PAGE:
A new report shows the well-being of Idaho's children has improved overall in the past decade, but the percentage of kids living in poverty and teens who have dropped out and don't have jobs has increased amid the recession, the Associated Press reports; click below for their full report on the latest “Kids Count” report.
Report: Idaho kids suffer setbacks amid recession
BOISE, Idaho (AP) — A new report shows the well-being of Idaho's children has improved overall in the past decade, but the percentage of kids living in poverty and teens who have dropped out and don't have jobs has increased amid the recession.
Idaho ranked 22nd overall on state-by-state rankings Wednesday in the annual Kids Count report from the Annie E. Casey Foundation. The well-being of Idaho children has improved overall since 2000, when the state was ranked 25th. But the study found Idaho's youngest residents suffered setbacks amid the financial downturn.
The percentage of teens who aren't in school and don't have jobs increased from 8 percent in 2008 to 9 percent in 2009, according to the data. At the same time, the percentage of children living in poverty statewide increased from 16 percent to 18 percent.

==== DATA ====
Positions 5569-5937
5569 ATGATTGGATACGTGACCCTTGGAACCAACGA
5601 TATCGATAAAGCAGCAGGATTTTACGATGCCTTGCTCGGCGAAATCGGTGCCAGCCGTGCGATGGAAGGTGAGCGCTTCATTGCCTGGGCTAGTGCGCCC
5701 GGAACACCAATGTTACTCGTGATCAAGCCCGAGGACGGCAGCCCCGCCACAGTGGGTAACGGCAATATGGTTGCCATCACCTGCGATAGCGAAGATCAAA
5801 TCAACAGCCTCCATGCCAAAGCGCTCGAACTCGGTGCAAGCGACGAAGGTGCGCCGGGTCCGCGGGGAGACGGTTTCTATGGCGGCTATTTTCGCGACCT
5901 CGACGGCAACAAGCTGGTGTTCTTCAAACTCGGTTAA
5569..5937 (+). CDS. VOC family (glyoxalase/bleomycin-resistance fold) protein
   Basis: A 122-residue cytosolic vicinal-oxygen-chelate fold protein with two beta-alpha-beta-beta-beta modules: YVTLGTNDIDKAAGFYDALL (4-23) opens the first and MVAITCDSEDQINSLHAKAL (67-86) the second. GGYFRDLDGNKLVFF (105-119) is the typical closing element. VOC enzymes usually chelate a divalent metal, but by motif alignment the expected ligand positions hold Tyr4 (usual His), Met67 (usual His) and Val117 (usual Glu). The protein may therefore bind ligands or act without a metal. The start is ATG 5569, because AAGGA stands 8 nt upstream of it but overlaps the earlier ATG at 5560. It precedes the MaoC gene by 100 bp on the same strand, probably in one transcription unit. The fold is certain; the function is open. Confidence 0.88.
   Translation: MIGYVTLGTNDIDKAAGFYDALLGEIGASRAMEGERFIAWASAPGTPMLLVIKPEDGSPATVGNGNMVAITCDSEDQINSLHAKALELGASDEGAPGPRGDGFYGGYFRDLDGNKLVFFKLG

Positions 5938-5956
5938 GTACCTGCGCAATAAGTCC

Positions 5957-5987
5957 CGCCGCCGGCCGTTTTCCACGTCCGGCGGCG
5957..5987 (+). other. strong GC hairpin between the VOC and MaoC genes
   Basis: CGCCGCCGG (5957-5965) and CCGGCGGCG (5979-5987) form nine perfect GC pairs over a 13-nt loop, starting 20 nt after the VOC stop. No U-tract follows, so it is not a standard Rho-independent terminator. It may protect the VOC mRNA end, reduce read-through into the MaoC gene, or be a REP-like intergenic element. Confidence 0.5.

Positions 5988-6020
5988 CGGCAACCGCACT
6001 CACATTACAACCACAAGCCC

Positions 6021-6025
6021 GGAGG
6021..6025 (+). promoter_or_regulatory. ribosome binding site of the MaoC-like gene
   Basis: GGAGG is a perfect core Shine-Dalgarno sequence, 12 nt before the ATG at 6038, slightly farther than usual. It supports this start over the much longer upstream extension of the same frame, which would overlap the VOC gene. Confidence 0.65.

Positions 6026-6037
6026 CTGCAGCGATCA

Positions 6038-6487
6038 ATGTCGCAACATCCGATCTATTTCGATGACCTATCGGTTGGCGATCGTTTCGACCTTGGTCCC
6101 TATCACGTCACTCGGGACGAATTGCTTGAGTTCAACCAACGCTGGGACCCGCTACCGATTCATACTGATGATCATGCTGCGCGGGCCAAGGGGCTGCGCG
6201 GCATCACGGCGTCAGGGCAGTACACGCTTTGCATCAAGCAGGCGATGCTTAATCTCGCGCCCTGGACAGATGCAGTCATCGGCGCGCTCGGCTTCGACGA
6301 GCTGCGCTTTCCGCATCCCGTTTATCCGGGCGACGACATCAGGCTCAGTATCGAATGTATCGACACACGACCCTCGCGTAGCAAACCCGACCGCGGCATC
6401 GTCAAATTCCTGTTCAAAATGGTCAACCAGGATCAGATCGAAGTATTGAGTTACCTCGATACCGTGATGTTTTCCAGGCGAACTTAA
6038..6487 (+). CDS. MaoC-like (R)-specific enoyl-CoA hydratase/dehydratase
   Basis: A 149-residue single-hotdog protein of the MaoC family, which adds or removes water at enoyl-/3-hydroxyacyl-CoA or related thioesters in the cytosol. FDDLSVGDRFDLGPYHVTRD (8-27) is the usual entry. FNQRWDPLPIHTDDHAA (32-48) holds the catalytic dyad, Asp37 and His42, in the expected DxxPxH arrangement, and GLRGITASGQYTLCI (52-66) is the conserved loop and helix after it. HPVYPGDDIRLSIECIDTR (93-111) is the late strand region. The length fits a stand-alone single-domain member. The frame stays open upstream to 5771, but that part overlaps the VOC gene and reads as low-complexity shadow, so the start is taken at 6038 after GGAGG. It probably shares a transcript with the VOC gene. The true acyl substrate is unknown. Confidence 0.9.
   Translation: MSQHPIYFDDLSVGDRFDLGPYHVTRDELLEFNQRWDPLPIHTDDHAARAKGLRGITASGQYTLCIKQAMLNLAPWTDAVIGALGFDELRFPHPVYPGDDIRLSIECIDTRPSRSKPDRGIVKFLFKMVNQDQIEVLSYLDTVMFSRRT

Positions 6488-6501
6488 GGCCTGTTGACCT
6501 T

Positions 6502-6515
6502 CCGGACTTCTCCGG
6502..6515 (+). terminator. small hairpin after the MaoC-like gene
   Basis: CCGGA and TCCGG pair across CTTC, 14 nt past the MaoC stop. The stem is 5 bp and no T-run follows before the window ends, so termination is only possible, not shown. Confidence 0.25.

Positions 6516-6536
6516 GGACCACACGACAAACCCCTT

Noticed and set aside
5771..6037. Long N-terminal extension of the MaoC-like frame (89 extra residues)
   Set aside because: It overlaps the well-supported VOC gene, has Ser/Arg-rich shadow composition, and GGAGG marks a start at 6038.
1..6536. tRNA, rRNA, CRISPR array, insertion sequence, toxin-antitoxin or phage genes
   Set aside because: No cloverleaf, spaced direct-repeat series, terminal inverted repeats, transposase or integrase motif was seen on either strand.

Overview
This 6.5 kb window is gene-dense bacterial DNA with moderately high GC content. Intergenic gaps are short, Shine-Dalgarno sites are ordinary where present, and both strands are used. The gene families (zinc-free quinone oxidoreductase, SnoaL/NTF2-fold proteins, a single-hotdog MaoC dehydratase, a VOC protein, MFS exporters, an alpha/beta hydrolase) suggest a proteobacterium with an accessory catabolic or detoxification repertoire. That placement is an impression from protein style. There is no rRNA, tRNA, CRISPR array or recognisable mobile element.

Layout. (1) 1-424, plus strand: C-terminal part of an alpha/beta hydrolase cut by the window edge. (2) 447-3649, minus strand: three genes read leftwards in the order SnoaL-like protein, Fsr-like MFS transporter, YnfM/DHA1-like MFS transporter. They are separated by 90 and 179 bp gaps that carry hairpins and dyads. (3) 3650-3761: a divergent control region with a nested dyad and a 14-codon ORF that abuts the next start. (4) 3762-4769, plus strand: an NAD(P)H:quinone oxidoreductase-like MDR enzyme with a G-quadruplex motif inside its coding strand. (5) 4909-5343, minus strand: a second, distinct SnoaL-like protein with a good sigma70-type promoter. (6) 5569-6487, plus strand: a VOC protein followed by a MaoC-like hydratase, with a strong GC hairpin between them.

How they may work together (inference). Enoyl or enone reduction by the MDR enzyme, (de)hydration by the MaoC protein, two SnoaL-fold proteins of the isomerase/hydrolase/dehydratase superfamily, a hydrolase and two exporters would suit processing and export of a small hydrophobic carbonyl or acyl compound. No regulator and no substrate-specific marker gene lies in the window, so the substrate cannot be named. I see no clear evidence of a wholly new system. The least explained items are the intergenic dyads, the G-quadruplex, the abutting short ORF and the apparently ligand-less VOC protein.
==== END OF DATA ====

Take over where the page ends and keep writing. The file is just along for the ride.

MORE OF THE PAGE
Idaho is among states where gains made in the fight against child poverty during the 1990s were lost during the recession, according to the report.
“We need to really be concerned about the growing number of children in poverty,” said Lauren Necochea, project director for Idaho Kids Count. “Our poverty rates are growing faster than the rest of the nation and that has long-term consequences.”
For example, the report says the nationwide child poverty rate increased by 18 percent between 2000 and 2009. In Idaho, the change was more dramatic, and the child poverty rated increased by 29 percent during that same time.
The consequences include children who are less likely to read at grade level or graduate from high school, Necochea said.
“Poverty creates a setback that children may not be able to recover from,” she said.
Idaho's child well-being numbers worsened in two other areas from 2000 to 2009, with an increased teen death rate and more children living in single-parent families. But the state improved in four areas, including fewer low birth-weight babies and lower infant mortality rates, a development that can likely be attributed to better prenatal care and lower smoking rates, Necochea said.
Idaho's teen birth and dropout rates have also improved since 2000.
Copyright 2011 The Associated Press.